Dakota Pipeline Access

One important topic of interest and debate in United State's history is the North Dakota Pipeline. The pipeline plans on interfering with Native American sovereign land. This is between the Native American tribe, the Standing Rock Sioux, protesters, and the oil/construction company. On the opposing side, there is the Energy Transfer Crude Oil Company, and Dakota Access.

The protesters consist of Native American tribes and environmentalists activists, among others. There are over 300 tribes from 90 Red Nations protesting near the reservation at various locations. Protests often became violent, allegedly by protesters as well as police enforcement.

Harborfields Junior Lauren Banks said, “In history we learn all the time about how this happened but I didn’t know it still happens today.”

The tribes believe that the pipeline threatens their drinking water and cultural sites, as well as their freedom of religion.

The project was officially announced in 2014, and thus the Standing Rock Sioux protested. To this very day, protests continue in solidarity. The pipeline is supposed to go from the Bakken region in North Dakota all the way to Patoka, Illinois. Along the way, it is planned out to through South Dakota and Iowa. The overall purpose is to transport crude oil.

The original plan allowed for the pipeline to cross the Missouri river, however that plan wasn’t permitted because of the potential negative effects on the surrounding water source. It was then re-planned to go under the river, in very close proximity to the Standing Rock Indian Reservation.  When they re-planned the pipeline, they didn’t make any conversation with the any of the nearby native tribes or take into consideration the tribe's sacred sites or culture. This is why, in summary, why tribes in North Dakota and environmentalists in Iowa began to protest.

Thousands of protesters have been standing up against the energy company and police. Police have been carrying weapons, grenades, and many other devices/ items in attempt to “hold down the fort.”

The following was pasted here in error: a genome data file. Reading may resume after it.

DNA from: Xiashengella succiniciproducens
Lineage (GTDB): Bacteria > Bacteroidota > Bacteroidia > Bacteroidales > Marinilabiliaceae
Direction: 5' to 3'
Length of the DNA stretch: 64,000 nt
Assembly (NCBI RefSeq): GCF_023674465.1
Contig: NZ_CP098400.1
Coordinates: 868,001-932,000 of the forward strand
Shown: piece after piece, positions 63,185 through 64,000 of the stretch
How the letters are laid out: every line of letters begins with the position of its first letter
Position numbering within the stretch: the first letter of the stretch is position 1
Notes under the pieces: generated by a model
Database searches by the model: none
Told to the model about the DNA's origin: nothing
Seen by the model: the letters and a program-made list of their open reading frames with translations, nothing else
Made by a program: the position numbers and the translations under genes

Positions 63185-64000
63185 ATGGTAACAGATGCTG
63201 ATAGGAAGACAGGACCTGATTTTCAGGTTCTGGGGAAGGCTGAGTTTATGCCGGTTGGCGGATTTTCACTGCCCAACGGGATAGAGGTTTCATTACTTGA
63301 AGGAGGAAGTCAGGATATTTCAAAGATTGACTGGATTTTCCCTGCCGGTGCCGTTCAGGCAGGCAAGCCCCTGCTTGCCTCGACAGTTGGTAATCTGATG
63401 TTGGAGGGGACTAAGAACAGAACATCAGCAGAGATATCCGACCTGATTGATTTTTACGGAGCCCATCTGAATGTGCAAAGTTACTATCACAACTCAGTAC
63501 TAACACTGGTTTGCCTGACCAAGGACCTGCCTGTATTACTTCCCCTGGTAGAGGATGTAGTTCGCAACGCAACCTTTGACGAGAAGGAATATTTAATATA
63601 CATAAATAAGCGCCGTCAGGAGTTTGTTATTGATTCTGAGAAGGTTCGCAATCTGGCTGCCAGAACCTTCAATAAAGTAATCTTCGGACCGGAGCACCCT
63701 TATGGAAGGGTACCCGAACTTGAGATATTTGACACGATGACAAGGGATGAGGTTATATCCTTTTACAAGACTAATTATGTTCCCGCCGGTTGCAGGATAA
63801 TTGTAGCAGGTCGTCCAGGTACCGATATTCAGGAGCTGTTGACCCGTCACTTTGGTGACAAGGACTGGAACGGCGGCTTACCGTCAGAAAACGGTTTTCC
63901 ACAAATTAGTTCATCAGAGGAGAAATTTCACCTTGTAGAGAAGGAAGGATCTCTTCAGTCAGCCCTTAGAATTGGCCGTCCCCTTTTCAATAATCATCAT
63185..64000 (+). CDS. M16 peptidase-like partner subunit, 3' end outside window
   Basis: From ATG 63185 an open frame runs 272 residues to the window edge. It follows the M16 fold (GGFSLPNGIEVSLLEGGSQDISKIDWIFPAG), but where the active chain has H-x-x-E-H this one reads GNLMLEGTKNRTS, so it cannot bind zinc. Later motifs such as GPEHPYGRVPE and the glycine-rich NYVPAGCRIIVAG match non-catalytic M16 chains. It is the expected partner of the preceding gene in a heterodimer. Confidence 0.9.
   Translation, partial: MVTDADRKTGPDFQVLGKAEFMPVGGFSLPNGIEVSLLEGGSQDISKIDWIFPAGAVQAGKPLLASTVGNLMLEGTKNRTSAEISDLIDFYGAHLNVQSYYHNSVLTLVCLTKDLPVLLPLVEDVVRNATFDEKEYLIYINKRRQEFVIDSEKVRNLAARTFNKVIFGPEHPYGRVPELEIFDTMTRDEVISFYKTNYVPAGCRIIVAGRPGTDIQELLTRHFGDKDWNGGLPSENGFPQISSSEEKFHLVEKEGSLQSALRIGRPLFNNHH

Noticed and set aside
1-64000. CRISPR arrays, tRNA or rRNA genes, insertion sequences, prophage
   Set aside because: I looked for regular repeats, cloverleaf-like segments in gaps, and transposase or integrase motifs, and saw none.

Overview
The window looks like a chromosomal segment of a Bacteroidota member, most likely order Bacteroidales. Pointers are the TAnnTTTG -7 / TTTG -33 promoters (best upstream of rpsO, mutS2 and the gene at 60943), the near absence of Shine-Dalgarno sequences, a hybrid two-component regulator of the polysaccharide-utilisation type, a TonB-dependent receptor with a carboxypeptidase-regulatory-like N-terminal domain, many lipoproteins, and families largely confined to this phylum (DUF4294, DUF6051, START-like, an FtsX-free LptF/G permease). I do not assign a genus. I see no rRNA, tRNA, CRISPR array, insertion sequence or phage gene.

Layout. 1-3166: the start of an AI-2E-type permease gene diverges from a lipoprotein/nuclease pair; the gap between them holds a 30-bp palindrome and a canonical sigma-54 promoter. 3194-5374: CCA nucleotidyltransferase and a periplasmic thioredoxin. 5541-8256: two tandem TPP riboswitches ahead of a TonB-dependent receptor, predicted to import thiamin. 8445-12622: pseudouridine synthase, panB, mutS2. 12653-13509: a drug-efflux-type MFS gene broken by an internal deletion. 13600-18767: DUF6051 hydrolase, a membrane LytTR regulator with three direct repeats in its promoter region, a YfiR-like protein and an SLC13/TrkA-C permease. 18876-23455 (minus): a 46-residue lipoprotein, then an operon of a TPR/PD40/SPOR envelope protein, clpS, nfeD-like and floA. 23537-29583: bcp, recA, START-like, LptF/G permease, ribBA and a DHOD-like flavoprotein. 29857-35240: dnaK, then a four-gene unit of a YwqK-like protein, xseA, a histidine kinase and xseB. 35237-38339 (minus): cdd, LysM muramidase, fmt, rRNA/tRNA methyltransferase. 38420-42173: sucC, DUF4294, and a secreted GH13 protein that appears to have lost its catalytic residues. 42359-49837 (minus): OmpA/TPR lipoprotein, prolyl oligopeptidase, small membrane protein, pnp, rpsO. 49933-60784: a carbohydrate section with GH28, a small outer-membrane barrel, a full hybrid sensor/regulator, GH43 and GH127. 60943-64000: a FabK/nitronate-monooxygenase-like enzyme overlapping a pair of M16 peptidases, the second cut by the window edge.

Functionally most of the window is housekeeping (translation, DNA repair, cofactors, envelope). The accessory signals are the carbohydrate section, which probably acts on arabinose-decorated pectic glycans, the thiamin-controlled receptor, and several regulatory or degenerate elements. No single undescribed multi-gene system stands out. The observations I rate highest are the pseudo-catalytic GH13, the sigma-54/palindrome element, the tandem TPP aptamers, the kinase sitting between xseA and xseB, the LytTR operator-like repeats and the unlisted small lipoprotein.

Harborfields Junior Gianna Masi said, “This is a powerful protest and its rightfully so. No one has the right to just take someone else's land.”

Last week, the developers were given a final approval from the army to lay the pipe and finish the end of the construction. the Dakota Pipeline stated that the US army corps allowed an easement for one mile underground that would allow its construction to finish.

However, almost instantly and a day later, a case was brought to court by the Sioux tribe members.  The federal judge in Washington D.C made a decision on whether to stop or continue the pipeline until a legal battle with the tribes are resolved. Monday the 13th of February,  the judge denied the emergency bid request to block the final construction in the Dakota pipeline and ended the temporary restraining order. However, the construction company was ordered to send weekly updates about the construction to the tribes when their land is being modified.

Harborfields Junior Lily Lockwood said, “That seems like a just resolution to me. Their restraining order wasn’t technical enough so the judge couldn’t have blocked the construction.”

However, all hope is not lost. The denying of the emergency bid was based on the fact that the oil was not flowing through the pipeline and the tribes claimed that the flowing oil would be an infringement of their religious rights, not the pipeline itself. The case was denied merely because of the fact that the oil is not flowing yet. The judge promised to rule on the religious based factor concerning the oil before the oil runs through the pipeline. There will be another hearing February 27th to attempt to block the pipeline.


Sarah-Elizabeth Leveque